Q: What is your intention in composing your music?
A: My intention is to create beautiful music that uplifts and heals body, mind and spirit.
Q: Do you listen to your own albums at home?
A: Absolutely! In fact, I have always considered myself to be the first member of my audience.Obviously, I listen intensively to new compositions when I'm editing each album and I ‘field test’ every new album in a wide variety of listening situations before I release it.
But more importantly, I continue to listen to albums like CHAKRA SUITE and IN the OM ZONE 2.0, among others, before and during meditation.I often work at my computer listening to ACCELERATING LEARNING and ENHANCING CREATIVITY. Yes, the positive effect of the music works on its creator as well as so many of you. I especially appreciate how the music can become 'transparent' and not distract me from what I need to focus on.
Q: Why do you focus on relaxation so prominently?
A:Relaxation is fundamental to most healing processes.
Q: Why isn’t most music relaxing?
A: Two key reasons: 1) It wasn’t intended to be. The predictive structure of most music is based on a tension/release paradigm. When I want to relax, it doesn’t make sense to me to add more stress to my existing stress level. I want immediate gratification, and that’s what my music delivers.
2) Most music is too fast. You can’t relax if your heart is beating faster than 60 beats per minute, and most music is 80-130 beat per minute! Your heartbeat automatically entrains and naturally synchronizes with the rhythm; it’s not a matter of choice or personal preference in musical style.
Q: What is “sound healing”?
A: Sound healing is an umbrella term that refers to the use of sound and music to assist us in healing ourselves. The ceremonial roots of sound healing go back at least 25,000 years
In my opinion, sound healing is an inclusive concept that includes ancient instruments, like Tibetan singing bowls, contemporary instrumental compositions, voice (chants, toning), tuning forks and sound beds and tables.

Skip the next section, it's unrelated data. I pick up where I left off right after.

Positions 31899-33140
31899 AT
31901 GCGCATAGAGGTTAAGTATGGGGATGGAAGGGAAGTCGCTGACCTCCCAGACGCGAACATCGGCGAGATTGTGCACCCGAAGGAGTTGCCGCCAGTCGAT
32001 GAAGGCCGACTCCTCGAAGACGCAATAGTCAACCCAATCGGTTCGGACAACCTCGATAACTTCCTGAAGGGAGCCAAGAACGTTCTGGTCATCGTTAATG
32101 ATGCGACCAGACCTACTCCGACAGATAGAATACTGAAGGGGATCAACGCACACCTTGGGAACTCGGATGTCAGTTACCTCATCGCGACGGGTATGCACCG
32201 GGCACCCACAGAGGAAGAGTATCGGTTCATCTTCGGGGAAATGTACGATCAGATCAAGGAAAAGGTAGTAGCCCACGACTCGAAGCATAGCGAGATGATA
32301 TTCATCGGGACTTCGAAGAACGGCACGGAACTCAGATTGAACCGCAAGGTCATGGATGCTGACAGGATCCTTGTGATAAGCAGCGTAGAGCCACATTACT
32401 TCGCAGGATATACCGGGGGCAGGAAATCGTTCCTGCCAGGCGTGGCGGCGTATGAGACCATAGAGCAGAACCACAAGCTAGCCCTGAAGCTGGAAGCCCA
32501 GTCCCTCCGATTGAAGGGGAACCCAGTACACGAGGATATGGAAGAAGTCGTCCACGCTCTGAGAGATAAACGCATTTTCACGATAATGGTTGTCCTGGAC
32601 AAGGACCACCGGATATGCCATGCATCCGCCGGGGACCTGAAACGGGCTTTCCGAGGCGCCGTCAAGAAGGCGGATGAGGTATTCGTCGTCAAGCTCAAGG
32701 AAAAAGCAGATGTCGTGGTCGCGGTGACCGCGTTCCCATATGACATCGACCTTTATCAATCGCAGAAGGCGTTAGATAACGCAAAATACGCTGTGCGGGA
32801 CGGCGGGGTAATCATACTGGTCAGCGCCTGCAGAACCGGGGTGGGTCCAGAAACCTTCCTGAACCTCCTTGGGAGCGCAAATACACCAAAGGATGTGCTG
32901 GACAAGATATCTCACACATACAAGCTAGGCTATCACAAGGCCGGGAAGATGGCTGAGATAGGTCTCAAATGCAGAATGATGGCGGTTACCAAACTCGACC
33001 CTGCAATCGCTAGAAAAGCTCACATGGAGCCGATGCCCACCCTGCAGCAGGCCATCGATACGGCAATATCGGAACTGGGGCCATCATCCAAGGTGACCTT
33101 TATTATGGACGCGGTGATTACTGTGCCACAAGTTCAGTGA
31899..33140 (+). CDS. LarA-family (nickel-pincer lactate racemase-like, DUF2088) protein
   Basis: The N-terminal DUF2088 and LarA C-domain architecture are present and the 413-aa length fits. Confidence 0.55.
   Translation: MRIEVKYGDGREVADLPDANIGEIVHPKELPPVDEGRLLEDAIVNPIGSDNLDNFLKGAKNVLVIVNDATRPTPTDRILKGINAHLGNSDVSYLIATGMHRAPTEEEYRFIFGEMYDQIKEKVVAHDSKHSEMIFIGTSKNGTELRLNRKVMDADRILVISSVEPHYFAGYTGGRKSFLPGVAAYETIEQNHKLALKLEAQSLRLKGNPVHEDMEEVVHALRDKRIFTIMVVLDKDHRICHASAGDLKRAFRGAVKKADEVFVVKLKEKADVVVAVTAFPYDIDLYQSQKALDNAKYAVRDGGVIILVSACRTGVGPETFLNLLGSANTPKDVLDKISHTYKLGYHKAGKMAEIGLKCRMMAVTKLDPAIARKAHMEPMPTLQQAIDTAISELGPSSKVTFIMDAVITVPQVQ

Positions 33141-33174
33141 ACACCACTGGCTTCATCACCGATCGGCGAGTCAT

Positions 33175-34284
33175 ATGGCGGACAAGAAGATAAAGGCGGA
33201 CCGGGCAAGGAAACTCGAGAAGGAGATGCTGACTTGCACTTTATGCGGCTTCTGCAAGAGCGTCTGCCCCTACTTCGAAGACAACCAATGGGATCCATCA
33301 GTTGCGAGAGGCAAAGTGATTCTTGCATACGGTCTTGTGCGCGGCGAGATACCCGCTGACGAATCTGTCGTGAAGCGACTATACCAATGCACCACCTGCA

Dr. Hans Jenny discovered dramatic visual proof of the power of sound in his cymatics research.
Q: What is the best way to listen to your music?
A: There is no 'best way'...it's whatever works best for you. Having said that, there are two primary modalities that most people find most suitable.
The first is to create a relaxing background ambience. Played softly, the music creates a ‘field effect’ that is subtle but recognizable. This is the mode that many healers and massage therapists use with their clients.
The second mode is what I call ‘deep listening’ in which you listen with intention and focused attention. In this mode, the music can become a focus for meditation, without having to name it as such. No multitasking in this mode. You simply allow yourself to resonate and melt into the music.
Listening in this way, you are more easily able to access what Deepak Chopra calls “the gap between thoughts, the quantum field of infinite-possibilities.”I have always used a musician's phrase to describe this as listening to the spaces between the notes. When you listen to my music in this way, you'll be able to hear the subtle overtones and harmonics that are lost when listening as background the effect of the music is automatically enhanced in this mode of ‘becoming the music.’
Q: Do you need to be a trained musician to appreciate your music?
A: Absolutely not!In fact, the more intellectually analytical you are, the more difficult it often is to allow the music to transport you to the ‘inner peace zone.’We call this the ‘paralysis of analysis.’
As a former jazz and R&B musician, I learned tons of scales, sophisticated chords and rules of composition. However, when it comes to relaxation and healing music, our ‘human instrument’ is not impressed by compositional complexity. It gets in the way of ‘being in the moment’ with the music.
John Bradshaw, bestselling author and PBS -TV host, and a dear friend, describes my music as “music of being, rather than music of doing.”We are, after all, human beings, not human do-ings.As you listen, you'll discover that the music makes it easy to tune in to ‘the power of Now.’ Years before Eckhart Tolle used that title for his bestselling book, I was demonstrating that reality to audiences throughout the world. Not only that, but I proved that my music evoked the relaxation response faster than other music, from classical (Bach) to rock, jazz and a majority of what has come to be labeled as ‘New Age music’ with my landmark biofeedback research in 1973.
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